An Englishman jailed for his role in the largest drugs seizure in the history of the State has had his 30-year jail term reduced.
AN Englishman jailed for his role in the largest drugs seizure in the history of the State has had his 30-year jail term reduced on appeal to 17-and-a-half years.
Perry Wharrie, (56), from Loughton in Essex was given what his lawyer described as the ‘highest sentence in the history of the State’ for drugs offences, following the seizure of a record €440m of cocaine at Dunlough Bay on the Mizen Peninsula on July 2nd 2007.
Wharrie, who had pleaded not guilty to possession of the drugs for sale or supply, was unanimously found guilty by a jury at Cork Circuit Criminal Court and sentenced to 30 years imprisonment by Judge Seán Ó Donnabháin on July 23rd 2008.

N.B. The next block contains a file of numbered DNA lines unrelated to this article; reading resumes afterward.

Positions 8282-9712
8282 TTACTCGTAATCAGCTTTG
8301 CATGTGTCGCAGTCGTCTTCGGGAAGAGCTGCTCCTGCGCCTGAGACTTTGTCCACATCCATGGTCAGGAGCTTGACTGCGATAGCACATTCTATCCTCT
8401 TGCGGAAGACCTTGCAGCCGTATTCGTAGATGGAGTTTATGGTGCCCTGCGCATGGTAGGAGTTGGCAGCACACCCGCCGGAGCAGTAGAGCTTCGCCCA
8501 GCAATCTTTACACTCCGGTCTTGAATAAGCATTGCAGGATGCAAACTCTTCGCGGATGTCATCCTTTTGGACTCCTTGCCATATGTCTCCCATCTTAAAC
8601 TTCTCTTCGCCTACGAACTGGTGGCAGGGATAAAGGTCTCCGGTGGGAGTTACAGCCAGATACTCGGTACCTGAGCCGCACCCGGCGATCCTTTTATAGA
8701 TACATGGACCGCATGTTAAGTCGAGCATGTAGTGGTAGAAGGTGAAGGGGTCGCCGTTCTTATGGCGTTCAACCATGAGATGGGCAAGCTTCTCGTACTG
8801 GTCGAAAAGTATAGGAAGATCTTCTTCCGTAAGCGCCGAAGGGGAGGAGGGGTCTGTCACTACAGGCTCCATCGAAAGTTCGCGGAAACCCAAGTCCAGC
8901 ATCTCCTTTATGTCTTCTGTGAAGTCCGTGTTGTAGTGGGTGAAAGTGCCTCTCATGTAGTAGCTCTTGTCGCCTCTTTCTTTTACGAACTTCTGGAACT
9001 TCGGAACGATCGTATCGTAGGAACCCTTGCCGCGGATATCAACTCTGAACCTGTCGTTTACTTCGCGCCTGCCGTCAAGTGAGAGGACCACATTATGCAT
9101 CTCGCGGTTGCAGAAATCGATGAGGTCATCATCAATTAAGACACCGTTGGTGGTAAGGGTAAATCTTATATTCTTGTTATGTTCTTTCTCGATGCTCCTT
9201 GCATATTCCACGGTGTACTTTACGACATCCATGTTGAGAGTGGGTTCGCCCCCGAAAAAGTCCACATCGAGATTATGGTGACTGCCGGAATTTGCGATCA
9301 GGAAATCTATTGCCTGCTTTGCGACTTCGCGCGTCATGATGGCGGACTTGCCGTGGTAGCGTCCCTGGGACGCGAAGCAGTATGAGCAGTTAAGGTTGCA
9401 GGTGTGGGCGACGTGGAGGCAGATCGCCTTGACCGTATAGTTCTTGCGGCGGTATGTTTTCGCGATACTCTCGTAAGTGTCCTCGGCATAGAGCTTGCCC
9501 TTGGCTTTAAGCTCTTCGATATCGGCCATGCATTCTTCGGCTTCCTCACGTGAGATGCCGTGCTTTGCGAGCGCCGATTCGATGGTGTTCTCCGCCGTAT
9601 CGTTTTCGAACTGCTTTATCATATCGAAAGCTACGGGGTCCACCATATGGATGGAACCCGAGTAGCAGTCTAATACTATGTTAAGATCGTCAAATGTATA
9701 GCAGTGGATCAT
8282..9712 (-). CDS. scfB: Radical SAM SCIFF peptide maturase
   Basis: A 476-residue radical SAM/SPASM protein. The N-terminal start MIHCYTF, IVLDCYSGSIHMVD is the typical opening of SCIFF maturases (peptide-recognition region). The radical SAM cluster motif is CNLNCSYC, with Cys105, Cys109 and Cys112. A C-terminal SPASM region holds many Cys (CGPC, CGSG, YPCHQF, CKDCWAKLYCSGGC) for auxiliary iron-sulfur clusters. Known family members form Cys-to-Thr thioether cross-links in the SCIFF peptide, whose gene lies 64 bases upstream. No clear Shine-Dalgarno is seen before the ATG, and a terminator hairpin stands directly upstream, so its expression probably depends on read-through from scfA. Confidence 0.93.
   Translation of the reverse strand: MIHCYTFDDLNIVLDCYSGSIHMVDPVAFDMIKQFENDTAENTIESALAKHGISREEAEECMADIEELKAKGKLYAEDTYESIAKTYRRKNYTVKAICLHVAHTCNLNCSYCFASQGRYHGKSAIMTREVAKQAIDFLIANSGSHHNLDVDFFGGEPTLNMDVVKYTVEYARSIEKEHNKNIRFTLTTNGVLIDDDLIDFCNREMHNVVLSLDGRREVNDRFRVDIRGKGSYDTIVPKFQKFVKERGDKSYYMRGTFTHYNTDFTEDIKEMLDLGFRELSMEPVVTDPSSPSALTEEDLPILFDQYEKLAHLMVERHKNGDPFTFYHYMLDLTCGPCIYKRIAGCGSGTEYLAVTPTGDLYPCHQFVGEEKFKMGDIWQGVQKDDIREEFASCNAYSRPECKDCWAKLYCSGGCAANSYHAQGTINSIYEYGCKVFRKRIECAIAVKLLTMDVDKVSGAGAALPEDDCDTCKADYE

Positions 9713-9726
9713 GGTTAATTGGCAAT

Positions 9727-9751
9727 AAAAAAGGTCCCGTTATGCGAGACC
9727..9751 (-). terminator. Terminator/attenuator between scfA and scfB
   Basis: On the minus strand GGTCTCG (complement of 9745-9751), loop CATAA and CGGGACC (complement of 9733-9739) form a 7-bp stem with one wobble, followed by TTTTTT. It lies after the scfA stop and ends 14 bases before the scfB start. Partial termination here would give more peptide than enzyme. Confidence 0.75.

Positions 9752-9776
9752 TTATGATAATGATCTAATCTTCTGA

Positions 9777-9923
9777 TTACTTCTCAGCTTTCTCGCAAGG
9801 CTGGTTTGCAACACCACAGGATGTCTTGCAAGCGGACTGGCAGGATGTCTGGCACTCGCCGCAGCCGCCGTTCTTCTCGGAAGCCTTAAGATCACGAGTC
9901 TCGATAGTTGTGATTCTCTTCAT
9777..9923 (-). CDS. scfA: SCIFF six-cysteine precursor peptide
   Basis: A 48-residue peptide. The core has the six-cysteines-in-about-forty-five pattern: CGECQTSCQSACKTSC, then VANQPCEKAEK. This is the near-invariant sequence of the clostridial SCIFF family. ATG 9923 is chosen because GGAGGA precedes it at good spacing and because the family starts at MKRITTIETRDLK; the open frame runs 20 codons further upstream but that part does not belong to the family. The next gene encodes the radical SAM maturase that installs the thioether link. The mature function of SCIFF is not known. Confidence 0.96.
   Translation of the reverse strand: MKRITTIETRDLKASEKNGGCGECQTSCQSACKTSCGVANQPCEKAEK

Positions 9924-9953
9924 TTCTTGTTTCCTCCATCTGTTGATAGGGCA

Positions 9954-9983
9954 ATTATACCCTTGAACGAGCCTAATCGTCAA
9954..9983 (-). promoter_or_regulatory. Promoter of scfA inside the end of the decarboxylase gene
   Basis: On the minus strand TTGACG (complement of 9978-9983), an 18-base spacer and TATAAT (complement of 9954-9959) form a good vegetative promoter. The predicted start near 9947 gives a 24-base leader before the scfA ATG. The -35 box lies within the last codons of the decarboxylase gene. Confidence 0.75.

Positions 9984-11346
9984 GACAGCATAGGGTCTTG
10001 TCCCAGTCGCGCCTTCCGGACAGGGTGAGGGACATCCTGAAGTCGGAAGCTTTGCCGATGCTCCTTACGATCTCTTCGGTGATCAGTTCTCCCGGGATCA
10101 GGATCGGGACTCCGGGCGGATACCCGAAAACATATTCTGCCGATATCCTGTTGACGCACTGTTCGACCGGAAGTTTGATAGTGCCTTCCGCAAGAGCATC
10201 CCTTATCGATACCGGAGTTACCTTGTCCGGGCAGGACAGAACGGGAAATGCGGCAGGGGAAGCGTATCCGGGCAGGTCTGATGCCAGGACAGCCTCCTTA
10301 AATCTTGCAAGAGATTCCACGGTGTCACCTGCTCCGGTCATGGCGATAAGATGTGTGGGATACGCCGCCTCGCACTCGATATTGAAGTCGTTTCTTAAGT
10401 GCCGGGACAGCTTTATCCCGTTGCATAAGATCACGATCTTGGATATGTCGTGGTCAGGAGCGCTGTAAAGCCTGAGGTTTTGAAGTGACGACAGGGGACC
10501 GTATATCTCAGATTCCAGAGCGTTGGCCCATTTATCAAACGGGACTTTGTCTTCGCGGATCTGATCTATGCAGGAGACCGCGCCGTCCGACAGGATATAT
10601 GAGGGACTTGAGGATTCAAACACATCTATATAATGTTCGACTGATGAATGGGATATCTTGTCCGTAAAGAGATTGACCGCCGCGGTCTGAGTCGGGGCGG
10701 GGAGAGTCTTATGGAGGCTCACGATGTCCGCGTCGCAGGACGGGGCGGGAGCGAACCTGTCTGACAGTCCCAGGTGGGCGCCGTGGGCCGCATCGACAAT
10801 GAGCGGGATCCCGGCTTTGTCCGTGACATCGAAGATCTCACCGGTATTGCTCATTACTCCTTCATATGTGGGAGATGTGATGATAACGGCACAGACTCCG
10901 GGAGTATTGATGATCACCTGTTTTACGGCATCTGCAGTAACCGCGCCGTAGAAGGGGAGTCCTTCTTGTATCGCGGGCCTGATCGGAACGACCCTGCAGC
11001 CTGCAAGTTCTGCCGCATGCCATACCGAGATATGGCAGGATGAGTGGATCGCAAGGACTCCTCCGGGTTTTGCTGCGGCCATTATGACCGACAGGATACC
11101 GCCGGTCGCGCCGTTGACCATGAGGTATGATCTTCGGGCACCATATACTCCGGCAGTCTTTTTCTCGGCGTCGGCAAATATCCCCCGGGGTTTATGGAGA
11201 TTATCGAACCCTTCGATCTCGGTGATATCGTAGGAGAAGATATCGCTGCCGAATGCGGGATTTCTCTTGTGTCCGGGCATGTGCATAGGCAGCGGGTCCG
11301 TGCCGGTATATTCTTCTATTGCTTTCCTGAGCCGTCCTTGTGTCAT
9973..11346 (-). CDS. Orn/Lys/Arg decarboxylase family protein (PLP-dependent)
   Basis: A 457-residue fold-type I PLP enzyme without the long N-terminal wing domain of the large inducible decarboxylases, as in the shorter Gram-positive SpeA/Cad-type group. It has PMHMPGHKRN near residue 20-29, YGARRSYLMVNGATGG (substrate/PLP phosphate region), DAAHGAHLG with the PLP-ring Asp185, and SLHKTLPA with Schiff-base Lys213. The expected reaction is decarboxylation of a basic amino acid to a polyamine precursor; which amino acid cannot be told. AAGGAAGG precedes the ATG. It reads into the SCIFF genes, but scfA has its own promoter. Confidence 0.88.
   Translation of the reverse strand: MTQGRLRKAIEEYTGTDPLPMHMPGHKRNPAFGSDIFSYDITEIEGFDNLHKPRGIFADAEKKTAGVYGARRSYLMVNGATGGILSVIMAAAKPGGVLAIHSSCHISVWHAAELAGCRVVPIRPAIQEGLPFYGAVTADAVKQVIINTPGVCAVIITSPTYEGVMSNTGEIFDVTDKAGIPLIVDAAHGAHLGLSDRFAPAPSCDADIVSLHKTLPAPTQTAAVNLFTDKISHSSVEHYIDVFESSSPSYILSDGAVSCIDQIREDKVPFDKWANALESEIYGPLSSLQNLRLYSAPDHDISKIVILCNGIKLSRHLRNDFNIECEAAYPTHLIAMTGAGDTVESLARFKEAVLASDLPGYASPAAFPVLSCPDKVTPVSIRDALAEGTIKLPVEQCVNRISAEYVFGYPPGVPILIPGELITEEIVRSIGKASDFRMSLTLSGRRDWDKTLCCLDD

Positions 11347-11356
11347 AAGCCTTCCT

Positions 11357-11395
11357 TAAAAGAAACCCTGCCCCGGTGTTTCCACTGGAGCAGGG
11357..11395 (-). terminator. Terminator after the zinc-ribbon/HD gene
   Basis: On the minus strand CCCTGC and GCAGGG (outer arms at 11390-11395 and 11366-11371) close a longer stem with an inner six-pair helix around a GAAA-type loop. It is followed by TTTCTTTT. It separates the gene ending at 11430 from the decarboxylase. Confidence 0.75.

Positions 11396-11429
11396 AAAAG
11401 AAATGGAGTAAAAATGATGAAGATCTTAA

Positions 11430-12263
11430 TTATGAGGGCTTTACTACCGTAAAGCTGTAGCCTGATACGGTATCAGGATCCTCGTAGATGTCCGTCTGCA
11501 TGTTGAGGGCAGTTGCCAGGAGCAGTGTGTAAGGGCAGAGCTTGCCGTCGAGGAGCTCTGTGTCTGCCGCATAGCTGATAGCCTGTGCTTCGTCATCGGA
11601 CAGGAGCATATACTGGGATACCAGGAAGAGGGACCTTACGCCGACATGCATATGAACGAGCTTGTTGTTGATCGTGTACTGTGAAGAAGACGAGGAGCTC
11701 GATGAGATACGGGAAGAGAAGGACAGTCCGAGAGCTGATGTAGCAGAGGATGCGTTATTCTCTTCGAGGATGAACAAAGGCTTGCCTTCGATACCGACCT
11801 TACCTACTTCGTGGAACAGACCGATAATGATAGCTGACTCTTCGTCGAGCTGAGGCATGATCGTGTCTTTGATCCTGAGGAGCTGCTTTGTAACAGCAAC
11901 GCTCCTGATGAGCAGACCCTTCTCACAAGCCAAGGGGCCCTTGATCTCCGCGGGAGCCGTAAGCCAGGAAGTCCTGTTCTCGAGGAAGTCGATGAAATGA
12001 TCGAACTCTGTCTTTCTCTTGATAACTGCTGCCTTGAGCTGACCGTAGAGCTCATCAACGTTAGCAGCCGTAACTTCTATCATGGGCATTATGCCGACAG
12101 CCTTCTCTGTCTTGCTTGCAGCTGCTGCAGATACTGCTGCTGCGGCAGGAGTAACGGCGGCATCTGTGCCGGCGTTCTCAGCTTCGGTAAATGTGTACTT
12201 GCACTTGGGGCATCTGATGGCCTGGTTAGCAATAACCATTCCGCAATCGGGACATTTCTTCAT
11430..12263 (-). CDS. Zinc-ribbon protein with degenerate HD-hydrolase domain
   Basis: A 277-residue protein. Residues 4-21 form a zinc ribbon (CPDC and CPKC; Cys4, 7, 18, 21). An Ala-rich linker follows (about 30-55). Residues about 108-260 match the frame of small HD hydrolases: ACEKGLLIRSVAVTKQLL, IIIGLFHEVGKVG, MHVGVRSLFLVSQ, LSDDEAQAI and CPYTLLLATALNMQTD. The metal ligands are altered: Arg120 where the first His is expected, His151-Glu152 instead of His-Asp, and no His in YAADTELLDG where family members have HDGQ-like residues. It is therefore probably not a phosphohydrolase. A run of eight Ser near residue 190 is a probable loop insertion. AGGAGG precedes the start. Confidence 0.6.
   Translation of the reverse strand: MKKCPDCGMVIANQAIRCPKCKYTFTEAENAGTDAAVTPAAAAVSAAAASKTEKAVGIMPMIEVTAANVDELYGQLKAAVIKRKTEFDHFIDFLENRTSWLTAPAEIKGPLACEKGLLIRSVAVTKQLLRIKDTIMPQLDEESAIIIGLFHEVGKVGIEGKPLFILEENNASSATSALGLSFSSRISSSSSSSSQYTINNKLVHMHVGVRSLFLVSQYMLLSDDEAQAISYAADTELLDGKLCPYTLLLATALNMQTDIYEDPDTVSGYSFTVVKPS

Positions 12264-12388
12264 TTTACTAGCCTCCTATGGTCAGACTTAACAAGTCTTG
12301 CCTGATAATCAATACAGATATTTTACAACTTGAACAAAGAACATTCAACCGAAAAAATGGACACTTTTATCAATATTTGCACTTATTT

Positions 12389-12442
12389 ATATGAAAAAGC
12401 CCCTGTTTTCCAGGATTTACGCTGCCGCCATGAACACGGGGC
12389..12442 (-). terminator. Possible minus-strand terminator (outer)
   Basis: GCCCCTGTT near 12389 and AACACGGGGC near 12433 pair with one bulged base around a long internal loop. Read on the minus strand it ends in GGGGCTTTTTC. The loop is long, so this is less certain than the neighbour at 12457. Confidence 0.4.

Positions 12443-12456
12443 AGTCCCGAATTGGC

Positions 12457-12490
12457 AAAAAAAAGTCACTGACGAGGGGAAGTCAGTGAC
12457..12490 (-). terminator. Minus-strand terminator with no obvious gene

Wharrie successfully appealed his sentence last July with the three-judge Court of Criminal Appeal finding that the sentencing judge ‘fell into error.’
Giving judgment, Mr Justice Tony Hunt said the main error was that the judge did not give credit for the fact that Wharrie, unlike his co-accused, refrained from giving false evidence in his trail. Although the fact was noted by the judge, Wharrie did not get that mitigation because of his very serious criminal record, Mr Justice Hunt said.
Furthermore, the judge said Wharrie’s presence in this jurisdiction was ‘accidental.’
Mr Justice Hunt, said that Wharrie should be allowed a five-year discount for how well he was doing in prison.